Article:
“Something’s got to give"

This week a client messaged me to say she had loads of work to do, and then used the phrase “Something’s go to give” so she was cancelling her class with me that week.  When I next saw her and we talked about it she said she’d had to cancel her swimming lesson that week too and that her 4 1/2 year old had had a terrible fortnight of poor sleep since the clocks went back too, while furthermore she said he has not slept through the night yet in his whole life, and she has been up with him every single night, her husband only did 1 night when their son was 18 months old and that’s it.

It got me thinking about why the answer to the problem of terminal exhaustion, work overload, and taking the brunt of the emotional load of the household is to drop what nourishes you and makes you feel like you - why is it not “please can you help me” to a friend, or “can you give me some extra time today by taking the kids in” to your partner?  Why is it that what gives is us? We have to be the one that yields to others, that bows to the pressures of the household, and capitulates without question.  I’m not suggesting we should never yield and should make our lives even more complicated by continuing on with all the plates we have to spin just so we are not conceding to others, however, we would have a greater sense of wellbeing if, as a result of asking for help and support now and then, we were able to have 1/2 hour of breathing time to do nothing, to keep consistent with our movement and self-care practice or take some time in nature to nourish our senses mindfully.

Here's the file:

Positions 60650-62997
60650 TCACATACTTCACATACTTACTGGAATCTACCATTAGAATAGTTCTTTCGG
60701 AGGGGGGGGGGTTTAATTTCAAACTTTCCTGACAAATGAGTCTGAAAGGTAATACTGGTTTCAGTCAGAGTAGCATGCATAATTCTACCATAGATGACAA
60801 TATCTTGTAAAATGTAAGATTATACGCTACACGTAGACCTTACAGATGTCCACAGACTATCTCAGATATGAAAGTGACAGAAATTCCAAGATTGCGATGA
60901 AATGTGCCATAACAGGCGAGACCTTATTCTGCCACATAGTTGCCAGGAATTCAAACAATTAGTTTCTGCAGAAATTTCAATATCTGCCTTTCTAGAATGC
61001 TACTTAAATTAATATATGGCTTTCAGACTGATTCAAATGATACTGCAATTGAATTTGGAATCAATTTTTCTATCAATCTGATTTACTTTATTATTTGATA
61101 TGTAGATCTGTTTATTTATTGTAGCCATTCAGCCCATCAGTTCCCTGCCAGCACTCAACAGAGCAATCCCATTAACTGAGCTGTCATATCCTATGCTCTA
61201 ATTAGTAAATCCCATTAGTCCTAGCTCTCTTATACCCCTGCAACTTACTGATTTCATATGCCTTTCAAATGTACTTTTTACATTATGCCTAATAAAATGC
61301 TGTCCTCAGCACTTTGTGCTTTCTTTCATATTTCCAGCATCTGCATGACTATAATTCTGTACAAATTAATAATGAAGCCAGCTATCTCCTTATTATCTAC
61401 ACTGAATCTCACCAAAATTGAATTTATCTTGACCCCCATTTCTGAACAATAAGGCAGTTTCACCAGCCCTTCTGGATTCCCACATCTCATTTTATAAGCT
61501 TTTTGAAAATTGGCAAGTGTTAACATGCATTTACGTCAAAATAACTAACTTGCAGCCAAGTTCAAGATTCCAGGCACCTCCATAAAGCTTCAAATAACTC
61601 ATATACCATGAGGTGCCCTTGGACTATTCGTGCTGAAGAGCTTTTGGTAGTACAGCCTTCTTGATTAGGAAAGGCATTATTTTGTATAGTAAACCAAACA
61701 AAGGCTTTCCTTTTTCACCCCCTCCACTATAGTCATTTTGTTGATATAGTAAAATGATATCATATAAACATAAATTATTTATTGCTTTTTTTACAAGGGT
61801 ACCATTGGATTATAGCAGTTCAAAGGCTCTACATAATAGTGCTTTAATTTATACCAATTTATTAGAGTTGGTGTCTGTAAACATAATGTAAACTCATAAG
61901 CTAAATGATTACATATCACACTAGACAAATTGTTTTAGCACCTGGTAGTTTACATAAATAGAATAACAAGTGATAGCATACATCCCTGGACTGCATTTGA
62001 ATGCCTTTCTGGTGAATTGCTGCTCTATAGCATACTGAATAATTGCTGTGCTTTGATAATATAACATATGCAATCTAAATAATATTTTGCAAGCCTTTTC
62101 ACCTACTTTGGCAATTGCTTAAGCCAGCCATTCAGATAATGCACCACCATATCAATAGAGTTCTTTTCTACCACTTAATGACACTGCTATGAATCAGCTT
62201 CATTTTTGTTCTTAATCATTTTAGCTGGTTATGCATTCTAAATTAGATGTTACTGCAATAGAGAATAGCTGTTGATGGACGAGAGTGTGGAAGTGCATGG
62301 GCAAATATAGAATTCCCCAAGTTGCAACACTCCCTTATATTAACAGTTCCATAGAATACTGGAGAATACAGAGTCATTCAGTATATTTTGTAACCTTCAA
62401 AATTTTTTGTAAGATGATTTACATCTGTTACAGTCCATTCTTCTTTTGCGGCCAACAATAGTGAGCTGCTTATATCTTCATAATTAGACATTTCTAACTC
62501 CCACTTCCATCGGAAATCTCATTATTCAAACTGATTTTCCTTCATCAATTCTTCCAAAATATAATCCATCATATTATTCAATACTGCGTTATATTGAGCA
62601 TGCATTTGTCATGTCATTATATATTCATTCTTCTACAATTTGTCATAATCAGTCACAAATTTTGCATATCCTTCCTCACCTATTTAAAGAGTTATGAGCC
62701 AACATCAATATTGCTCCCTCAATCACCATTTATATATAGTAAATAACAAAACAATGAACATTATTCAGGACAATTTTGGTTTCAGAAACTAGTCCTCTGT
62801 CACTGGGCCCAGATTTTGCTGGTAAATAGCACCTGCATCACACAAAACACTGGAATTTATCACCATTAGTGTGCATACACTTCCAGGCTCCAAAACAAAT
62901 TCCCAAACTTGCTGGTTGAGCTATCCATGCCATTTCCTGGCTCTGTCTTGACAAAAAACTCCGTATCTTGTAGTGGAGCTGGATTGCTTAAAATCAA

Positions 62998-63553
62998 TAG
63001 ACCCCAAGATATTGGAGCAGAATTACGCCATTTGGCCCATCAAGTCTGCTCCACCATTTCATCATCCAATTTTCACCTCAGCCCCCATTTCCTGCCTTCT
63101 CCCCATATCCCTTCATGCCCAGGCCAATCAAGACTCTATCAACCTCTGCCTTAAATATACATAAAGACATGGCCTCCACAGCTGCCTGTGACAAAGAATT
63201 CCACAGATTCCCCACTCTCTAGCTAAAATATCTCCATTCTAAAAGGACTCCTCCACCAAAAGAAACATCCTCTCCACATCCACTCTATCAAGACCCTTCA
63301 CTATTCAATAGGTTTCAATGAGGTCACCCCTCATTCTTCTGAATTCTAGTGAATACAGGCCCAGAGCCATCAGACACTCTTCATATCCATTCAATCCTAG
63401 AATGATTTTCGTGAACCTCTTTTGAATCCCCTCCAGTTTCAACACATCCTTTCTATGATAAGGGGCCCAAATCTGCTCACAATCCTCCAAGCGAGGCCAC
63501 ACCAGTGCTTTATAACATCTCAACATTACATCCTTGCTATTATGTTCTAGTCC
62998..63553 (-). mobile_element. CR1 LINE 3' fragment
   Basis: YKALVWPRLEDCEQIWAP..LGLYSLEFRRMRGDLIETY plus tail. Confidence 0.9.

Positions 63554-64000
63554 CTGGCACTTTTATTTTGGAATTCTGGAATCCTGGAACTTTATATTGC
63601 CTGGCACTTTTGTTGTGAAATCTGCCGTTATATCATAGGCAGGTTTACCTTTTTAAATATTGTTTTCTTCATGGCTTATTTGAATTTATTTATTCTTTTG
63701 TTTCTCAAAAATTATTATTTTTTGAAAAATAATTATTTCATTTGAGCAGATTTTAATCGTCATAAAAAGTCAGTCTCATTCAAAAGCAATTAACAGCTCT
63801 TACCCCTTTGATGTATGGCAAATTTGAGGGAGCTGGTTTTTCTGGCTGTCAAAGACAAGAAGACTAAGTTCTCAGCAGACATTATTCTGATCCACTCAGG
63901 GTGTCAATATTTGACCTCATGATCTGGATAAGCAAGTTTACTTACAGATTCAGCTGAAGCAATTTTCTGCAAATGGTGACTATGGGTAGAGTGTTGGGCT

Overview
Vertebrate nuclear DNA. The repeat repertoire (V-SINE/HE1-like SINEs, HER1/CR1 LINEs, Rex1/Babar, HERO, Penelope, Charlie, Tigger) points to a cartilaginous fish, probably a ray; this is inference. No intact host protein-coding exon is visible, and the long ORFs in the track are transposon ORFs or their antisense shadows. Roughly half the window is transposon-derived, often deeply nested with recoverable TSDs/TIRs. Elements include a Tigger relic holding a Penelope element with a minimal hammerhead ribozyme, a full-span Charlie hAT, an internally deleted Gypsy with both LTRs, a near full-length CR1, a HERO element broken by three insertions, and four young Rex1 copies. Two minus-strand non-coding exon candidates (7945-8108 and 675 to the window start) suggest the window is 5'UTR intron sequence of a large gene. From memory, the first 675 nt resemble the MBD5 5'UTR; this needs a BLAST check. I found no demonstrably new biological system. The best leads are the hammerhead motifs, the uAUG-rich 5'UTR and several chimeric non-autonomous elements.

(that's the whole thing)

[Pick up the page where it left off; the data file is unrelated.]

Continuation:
I have seen and taught too many women over the years who have come to class literally on the edge, tense, exhausted and anxious, who burst into tears when they can’t understand instructions about exercises because their brains just can’t take one more thing.  These are women who have full time jobs and babies and toddlers to care for then something has tipped them over like managing their baby starting at nursery, a child with allergies having reactions, their partner away on business for 2 weeks, or a sick parent some distance away.  At times like that we need to be prepared to reach out, to have a friend, colleague or relative that we have set up in better times to give us support.  Try them out on easier occasions with plenty of notice, see how it feels to ask for help and their reaction to being asked, you can then create a network - a village to help you spread the burden when the proverbial hits the fan.

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You are the wonder woman who keeps the house together, don’t take that lightly, think as if you are the Queen, all those in your realm would do everything to keep you/The Crown working well for many, many years.  Wear that crown with honour your majesty!